These days, there are more motorists, bicyclists and pedestrians sharing the road than ever before, which has recently brought safety for all roadway users to the forefront. In response to new and innovative bicycle and pedestrian facilities proposed and built in the Chicago Metropolitan Area, the Illinois Department of Transportation (IDOT) is embarking on a study to analyze the safety and feasibility of bicycle and pedestrian accommodations in District One (Cook, DuPage, Lake, McHenry, Kane and Will Counties). Primera was brought on to identify and evaluate the performance of various strategies such as: protected bike lanes, buffered bike lanes, bike traffic signals, pedestrian scrambles, High-intensity Activated crossWalK (HAWK) signals, Rectangular Rapid Flashing Beacons (RRFB), and others. The overall study consisted of 22 bicycle and 15 pedestrian facilities or features. Many of these facilities have been installed around the country but may be relatively new to the Northeast Illinois Region. The study will illustrate how these facilities function operationally, impact safety of the users, and how they are maintained, all within the context of the unique climate, cultural and economic conditions of Northeast Illinois. No study of this magnitude and breadth has ever been accomplished before in the Illinois area.
This study took into consideration the recently released Illinois Statewide Bike plan. Primera met with the authors of that plan to discuss how to implement the various recommendations. Furthermore, Primera consulted with numerous municipal and state departments of transportations around the country to gain insight into the function and effectiveness of these facilities. In addition to interviewing DOTs around the country, Primera is reviewing the state of existing research by reading through hundreds of technical papers, DOT reports, blog postings, and newspaper articles. The research aggregation will be summarized in the final report. The research summaries alone will add valuable insight to the bicycle and pedestrian design community.
Wherever research is lacking or does not apply to Northeast Illinois, Primera planned and implemented numerous studies to determine the safety, operational and maintenance impacts of the facilities. Based on research compiled by the Federal Highway Administration (FHWA) manual on Pedestrian and Bicyclist Traffic Control Device Evaluation Methods, Primera decided on appropriate evaluation designs, compiled an exhaustive list of bicycle and pedestrian measures of effectiveness (MOE), and performed dozens of field studies. Example MOEs include speed, behavioral, or compliance studies, user surveys, and modal split observations.
The chosen MOE depended on the facility being studied. The exhaustive MOE list was developed in order to overcome shortcomings in available data, lack of installed facilities, or small sample sizes by providing options to measure the facility’s effectiveness. This list is also a first for traffic engineering studies in the country. No list of this magnitude, which compiled studies from various federal, state, and municipal publications, has been assembled. It allows us, as well as other engineers, the ability to quickly choose and determine the best MOE to use when evaluating facilities in their area.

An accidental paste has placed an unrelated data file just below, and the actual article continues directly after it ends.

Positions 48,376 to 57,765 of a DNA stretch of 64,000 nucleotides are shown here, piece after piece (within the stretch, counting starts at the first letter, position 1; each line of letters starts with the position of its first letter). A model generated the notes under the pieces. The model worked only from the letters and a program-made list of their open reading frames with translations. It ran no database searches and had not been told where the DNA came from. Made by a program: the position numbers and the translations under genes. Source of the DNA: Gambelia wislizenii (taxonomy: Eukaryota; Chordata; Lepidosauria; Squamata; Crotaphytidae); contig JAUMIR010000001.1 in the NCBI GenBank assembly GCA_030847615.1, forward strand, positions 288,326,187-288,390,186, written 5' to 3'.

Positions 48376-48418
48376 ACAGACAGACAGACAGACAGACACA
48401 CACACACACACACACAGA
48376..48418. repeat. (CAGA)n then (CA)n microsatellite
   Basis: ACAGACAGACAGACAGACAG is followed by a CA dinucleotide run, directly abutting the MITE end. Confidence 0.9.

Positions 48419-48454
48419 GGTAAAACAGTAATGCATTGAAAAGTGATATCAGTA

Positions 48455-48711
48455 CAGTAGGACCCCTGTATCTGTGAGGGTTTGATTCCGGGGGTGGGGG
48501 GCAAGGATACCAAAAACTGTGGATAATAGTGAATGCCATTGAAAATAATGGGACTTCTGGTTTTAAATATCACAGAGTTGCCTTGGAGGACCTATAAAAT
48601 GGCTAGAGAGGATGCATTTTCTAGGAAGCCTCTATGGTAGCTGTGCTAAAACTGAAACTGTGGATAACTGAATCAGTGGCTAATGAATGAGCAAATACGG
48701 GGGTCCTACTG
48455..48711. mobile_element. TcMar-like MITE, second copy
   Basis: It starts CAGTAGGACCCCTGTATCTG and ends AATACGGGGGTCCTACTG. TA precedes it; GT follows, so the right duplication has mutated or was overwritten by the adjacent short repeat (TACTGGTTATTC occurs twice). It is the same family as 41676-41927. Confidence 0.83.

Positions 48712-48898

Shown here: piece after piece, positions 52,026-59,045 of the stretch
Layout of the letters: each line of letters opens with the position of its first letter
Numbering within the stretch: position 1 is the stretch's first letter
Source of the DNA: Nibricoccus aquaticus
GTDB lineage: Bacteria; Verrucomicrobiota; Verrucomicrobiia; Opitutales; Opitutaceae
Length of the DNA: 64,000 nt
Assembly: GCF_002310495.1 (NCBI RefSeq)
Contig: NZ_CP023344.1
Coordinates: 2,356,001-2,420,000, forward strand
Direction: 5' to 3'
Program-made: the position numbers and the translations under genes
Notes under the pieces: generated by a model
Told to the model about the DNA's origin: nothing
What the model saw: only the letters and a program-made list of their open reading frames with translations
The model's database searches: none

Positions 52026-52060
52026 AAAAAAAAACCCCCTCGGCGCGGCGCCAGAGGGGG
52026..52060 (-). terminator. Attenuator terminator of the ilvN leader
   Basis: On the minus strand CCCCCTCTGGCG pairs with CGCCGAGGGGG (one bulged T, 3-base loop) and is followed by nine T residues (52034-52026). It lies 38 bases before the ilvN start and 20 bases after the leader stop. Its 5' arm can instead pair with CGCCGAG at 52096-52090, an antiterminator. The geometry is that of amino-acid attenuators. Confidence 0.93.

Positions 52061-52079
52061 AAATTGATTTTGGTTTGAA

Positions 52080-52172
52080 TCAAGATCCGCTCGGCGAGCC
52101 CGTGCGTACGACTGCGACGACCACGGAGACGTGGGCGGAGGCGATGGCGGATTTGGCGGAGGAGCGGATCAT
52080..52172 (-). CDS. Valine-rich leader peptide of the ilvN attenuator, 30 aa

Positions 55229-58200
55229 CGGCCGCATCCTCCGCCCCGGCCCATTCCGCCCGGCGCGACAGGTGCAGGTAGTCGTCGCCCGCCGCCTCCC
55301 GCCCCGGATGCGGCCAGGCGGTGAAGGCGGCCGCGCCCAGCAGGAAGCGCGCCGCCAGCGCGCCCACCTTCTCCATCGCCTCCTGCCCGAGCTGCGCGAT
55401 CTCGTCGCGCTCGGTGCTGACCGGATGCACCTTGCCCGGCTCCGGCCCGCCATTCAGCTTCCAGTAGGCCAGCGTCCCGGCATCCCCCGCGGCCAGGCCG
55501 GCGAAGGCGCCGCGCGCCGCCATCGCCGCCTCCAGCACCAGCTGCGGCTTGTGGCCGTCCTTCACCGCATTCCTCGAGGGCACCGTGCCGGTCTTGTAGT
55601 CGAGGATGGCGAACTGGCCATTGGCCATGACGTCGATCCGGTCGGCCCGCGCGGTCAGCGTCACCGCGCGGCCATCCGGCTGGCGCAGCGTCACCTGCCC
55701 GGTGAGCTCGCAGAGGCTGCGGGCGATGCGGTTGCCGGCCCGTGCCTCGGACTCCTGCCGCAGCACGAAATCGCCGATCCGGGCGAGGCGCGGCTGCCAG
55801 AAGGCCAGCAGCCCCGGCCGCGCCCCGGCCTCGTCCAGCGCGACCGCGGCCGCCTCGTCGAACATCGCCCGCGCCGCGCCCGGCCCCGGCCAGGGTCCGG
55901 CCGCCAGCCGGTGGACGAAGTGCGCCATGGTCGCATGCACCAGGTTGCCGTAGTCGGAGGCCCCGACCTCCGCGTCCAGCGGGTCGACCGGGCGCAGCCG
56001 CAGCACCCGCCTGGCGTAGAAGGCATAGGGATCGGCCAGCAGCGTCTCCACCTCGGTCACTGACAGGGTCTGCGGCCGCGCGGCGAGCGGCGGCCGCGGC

One of the best MOEs to use is crash rates. Crash rates are developed by comparing the number of crashes to the number of bicyclist or pedestrians using the facility, typically reported as Average Annual Daily Bicyclists (AADB) for instance. They are objective and rely on state recorded crashes which are generally recognized as being accurate and consistent when measuring the performance of a facility across several years. In order to calculate the AADB for a particular facility, short term counts are performed and then the results are extrapolated out to annual counts. The problem lies in the variability of non-motorized traffic patterns. This variability is adjusted for through the use of conversion factors which take into account hourly, daily, monthly and weather effects on the number of bicyclists using the facility within a certain geographic area. To accurately calculate these factors, there needs to be a set of continuous, 24-hour counts taken at multiple locations for an entire year. These continuous counts have yet to be performed anywhere in Illinois. Primera researched existing count programs in Illinois and made recommendations to IDOT to institute a permanent bike count program. Permanent counts can also positively impact other facets of bikeway funding, planning, and engineering.
IDOT is committed to driving zero fatalities to a reality for all roadway users, including some of the most vulnerable: pedestrians and bicyclists. Primera’s study will help accomplish this goal by providing IDOT the confidence it needs to determine which facilities will work for District One, ultimately making roadways safer for all users. For additional information about this project or about conducting bicycle and pedestrian studies in your area, please contact Frank Zurek.
U.S. Department of Transportation Federal Highway Administration (FHWA). Pedestrian and Bicyclist Traffic Control Device Evaluation Methods. FHWA-HRT-11-035. By Susan T. Chrysler, Kay Fitzpatrick, Marcus A. Brewer, and Mike Cynecki. McClean, VA: Office of Safety Research and Development, 2011.